Teen-Turn: Combating gender stereotypes in Science, Technology, Engineering and Mathematics (STEM)
Europe and Northern America
Adolescents, Digital literacy, Disadvantaged socio-economic contexts, Networking, Private sector, Science, technology, engineering and mathematics (STEM), Youth participation
Career counselling and professional development, Formal education and school contexts, Non-formal education and extracurricular contexts, Role models and mentoring
Globally, a significant digital gender divide exists for women and girls in access to information and communication technologies (ICT). Gender gaps also exist in digital skills. EQUALS research documents that women in numerous countries, including Ireland, are nearly 25 per cent less likely than men to know how to leverage information and communication technologies (ICT) for basic purposes, such as using simple arithmetic formulas in a spreadsheet. Further along the skills spectrum, the divides grow wider. Men are around four times more likely than women to have advanced ICT skills such as the ability to programme computers According to the Organisation for Economic Co-operation and Development, across G20 countries just 7% of ICT patents are generated by women.
According to the European Commission, women make only 21.1% of the total ICT specialists in Ireland, and are poorly represented in ICT studies in higher education. According to UNESCO’s Institute for Statistics, women represent only 18.5% of all students in these fields at tertiary level, with these numbers on the decline since 2013. Without interventions to ensure equal participation, the divide will continue to grow and hinder the development of women leaders who can drive growth and innovation in the digital economy.
Based in Ireland, Teen-Turn promotes and supports girls’ engagement in science, technology, engineering and mathematics (STEM) education and tech careers. The initiative provides disadvantaged girls an opportunity to gain hands-on experience with technology and to learn what it is like to be in a technology career-driven environment. Participating girls interact with STEM role models to encourage them to pursue coursework, post-secondary qualifications and technology jobs. Teen-Turn aims to influence course decisions, inform girls on education and career options, and combat stereotypes through mentored summer work placements, after school activities and alumnae programmes.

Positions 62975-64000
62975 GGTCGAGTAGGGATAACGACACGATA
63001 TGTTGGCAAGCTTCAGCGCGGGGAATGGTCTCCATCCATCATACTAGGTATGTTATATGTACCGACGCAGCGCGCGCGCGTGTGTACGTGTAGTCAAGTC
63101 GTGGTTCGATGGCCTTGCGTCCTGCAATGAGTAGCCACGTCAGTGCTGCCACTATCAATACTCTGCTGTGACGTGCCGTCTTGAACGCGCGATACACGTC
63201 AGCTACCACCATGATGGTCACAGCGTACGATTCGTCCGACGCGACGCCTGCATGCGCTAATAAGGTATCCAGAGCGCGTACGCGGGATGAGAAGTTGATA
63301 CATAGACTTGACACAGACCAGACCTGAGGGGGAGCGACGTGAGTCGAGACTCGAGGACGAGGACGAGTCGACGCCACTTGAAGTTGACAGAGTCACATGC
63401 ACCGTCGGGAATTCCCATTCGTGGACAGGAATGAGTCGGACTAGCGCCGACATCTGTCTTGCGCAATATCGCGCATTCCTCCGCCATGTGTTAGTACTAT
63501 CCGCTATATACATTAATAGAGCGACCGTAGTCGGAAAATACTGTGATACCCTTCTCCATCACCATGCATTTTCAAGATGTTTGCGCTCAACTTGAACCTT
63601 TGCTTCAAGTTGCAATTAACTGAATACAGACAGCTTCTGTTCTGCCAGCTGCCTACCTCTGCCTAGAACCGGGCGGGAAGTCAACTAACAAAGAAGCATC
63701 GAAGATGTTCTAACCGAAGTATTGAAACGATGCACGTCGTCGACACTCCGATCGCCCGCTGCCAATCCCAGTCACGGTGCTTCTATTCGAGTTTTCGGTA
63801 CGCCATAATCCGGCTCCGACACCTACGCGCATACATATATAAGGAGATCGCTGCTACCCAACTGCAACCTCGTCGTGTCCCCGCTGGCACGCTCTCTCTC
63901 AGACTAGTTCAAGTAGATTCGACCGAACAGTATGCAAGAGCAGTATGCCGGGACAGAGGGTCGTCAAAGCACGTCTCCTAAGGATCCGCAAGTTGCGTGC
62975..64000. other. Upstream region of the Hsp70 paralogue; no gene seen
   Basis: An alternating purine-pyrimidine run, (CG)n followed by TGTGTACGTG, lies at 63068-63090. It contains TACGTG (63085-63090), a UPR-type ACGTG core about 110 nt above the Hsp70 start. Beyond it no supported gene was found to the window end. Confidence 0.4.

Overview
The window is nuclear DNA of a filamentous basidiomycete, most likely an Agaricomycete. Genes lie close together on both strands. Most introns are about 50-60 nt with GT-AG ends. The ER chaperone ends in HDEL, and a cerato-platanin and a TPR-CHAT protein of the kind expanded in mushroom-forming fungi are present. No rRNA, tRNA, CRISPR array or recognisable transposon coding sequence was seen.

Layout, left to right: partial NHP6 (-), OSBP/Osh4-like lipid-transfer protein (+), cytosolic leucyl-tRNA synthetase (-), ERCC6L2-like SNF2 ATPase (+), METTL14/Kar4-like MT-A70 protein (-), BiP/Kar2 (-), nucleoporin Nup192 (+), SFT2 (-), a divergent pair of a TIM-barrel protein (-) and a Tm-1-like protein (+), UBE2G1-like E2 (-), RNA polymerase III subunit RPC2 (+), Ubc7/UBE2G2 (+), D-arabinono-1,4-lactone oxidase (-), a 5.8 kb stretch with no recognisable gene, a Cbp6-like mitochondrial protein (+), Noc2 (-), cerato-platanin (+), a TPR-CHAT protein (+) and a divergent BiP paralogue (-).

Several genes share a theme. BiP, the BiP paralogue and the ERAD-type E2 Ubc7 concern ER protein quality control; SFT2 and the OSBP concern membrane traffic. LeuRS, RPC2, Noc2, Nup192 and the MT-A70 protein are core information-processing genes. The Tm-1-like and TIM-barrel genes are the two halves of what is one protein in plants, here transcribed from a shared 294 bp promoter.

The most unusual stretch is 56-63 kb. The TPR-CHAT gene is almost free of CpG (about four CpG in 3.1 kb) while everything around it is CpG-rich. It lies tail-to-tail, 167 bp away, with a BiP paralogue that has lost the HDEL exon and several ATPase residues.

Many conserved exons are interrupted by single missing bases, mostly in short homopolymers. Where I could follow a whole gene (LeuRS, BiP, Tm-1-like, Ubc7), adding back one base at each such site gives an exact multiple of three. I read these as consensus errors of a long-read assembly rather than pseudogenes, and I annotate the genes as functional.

The initiative begins with work placement, during which girls learn about various projects, are introduced to role models and write blogs about their experience. In the next stage, the girls choose after-school activities, which include science projects, the creation of a social enterprise, app development for Technovation or homework clubs. Once girls have completed secondary school, they enter into the Teen-Turn alumnae network, which fosters meetings with peers and mentors, including women working in STEM fields and career advisors, to build a professional network.
Surveys are also taken prior to work placements and after-school programmes. Participating girls are encouraged to become mentors themselves and support self-directed learning in technology. Finally, Teen-Turn works with school representatives such as guidance counselors to identify girls with promise who lack the confidence or are challenged by home circumstances, learning difficulties or other obstacles that may prevent them from performing in school.